Forward Lock Step 3

Drop on your standing leg with the Ronde and move quickly. On the Spin Turn complete the Military Turn and face Back Line of Dance before stepping and shifting. You place your foot for the spin. Shift to the left and then place the foot and shift weight with an immediate turn.
December 12, 2011
We reviewed hip motions. Imagine a stick across your hips and imagine that you can see the stick move from side to side as your hips move. The stick must shift from Diagonal Wall (DW) to Backing Diagonal Wall (BDW) on each movement. That's approximately a 90 degree change.
In swivels, the toes stay in place and the knees and hips shift from side to side. The knees almost go perpendicular to the side on each swivel. Keep you hands on an imaginary wall and don't let them move. The upper body does not move on the swivels. As in standard, the upper shoulders should be relaxed. Do not shrug the shoulders upward on this movement.
Step Length Determination - It is done my trial and error. On the forward step, you should not move out such that you drag the back leg and foot. This step length is too long. Likewise, the step should not be so short that you can not point (twist) your foot.
Lock Step Exercises/Drill - Move forard keeping your upper body parallel to the forward wall. Place your hands on an imaginary wall to insure that there is no movement on the Lock Step.
Brushing in Standard is different from Latin/Rhytym. With Latin the moving foot moves forward with the toe down and the heel up at 90 degrees. In Latin the toe touches first. In Standard the toe slides on the floor in intimate contact with the floor at all times. This deserves some review and study.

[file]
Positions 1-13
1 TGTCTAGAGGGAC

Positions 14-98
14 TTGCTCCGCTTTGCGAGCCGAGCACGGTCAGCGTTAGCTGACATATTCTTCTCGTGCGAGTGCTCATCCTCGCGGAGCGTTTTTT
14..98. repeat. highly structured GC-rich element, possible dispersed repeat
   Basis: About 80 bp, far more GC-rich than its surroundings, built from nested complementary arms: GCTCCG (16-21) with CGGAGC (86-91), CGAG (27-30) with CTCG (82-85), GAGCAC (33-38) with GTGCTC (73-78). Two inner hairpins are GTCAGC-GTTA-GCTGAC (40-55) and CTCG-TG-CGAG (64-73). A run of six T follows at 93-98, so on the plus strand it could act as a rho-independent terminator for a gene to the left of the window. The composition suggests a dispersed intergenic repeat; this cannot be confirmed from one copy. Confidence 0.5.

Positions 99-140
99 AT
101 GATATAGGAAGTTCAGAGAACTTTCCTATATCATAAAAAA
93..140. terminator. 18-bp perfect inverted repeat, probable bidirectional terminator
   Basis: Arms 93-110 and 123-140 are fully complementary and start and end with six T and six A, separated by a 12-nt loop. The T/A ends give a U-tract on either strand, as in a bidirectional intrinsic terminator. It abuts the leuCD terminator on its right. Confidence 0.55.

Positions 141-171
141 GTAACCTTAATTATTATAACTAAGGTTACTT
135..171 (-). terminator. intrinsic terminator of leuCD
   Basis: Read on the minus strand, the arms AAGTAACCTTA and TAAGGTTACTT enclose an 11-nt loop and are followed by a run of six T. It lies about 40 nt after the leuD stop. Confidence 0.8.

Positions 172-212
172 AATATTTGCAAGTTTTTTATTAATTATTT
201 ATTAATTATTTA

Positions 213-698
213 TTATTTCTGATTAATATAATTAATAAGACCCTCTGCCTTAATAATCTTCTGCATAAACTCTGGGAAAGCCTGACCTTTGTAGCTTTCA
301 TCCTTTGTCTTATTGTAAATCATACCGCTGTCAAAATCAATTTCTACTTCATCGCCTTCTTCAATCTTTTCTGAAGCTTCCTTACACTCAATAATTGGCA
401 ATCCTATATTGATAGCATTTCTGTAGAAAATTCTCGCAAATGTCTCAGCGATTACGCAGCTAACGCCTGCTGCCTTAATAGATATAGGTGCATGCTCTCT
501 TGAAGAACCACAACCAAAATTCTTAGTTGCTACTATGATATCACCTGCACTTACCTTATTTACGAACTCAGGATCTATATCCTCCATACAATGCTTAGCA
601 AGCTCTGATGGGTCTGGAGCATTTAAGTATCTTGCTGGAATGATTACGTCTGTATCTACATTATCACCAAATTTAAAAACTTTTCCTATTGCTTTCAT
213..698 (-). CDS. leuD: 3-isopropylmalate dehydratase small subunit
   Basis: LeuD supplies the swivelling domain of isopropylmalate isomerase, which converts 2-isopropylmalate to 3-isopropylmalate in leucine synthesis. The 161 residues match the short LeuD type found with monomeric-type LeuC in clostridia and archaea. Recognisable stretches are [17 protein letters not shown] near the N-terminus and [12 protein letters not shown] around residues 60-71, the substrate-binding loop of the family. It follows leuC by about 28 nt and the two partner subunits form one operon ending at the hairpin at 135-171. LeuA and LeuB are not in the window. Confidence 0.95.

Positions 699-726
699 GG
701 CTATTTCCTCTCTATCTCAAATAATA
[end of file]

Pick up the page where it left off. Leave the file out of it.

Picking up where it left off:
Brushing occurs in the Neutral Position and an "ah" is added to the count to emphasize this neutral position. Technically the neutral position is not a real position since you are just passing through neutral and there is no "stop" here.
Make your kick on the swivels hurt. Go to the full extent of your range of motion. This full extent of range of motion tests your upper body since you must concentrate on keeping the upper body in position when you move to the end of the range of motion.
Always shift your weight completely on each step in Latin.
With speed technique will break down if the technique has not been learned and drilled to full mental and physical learning.
The Forward Check is split weight. The front leg remains straight and the back closes to the front. Shoulders are straight and you do not bend the front leg. The ship shifts back when you come out of the check and you shift your weight back. The shoulder does not drop. There may be some muscles changes but the direction of the shoulders remains parallel to the wall. The forelegs close onto each other. Do not bob your head. The right heel remains up.
Head changes. The head snaps after the shoulders move giving the illusion of speed. In fact the legs are moving in the same manner and speed.
We are not ready for anything but direction and rythym until later when we progress on.
The right foot is pointed out to the right on the forward step of the military turn.
MilitaryTurn: There are five segments/movements to the military turn.
Left foot side step to left.
Close feet with Direction change to the left wall (90 degrees).
Right foot Forward step.
Direction change to opposite wall (180 degrees).
Forward step.
Direction change to line of dance (90 degrees).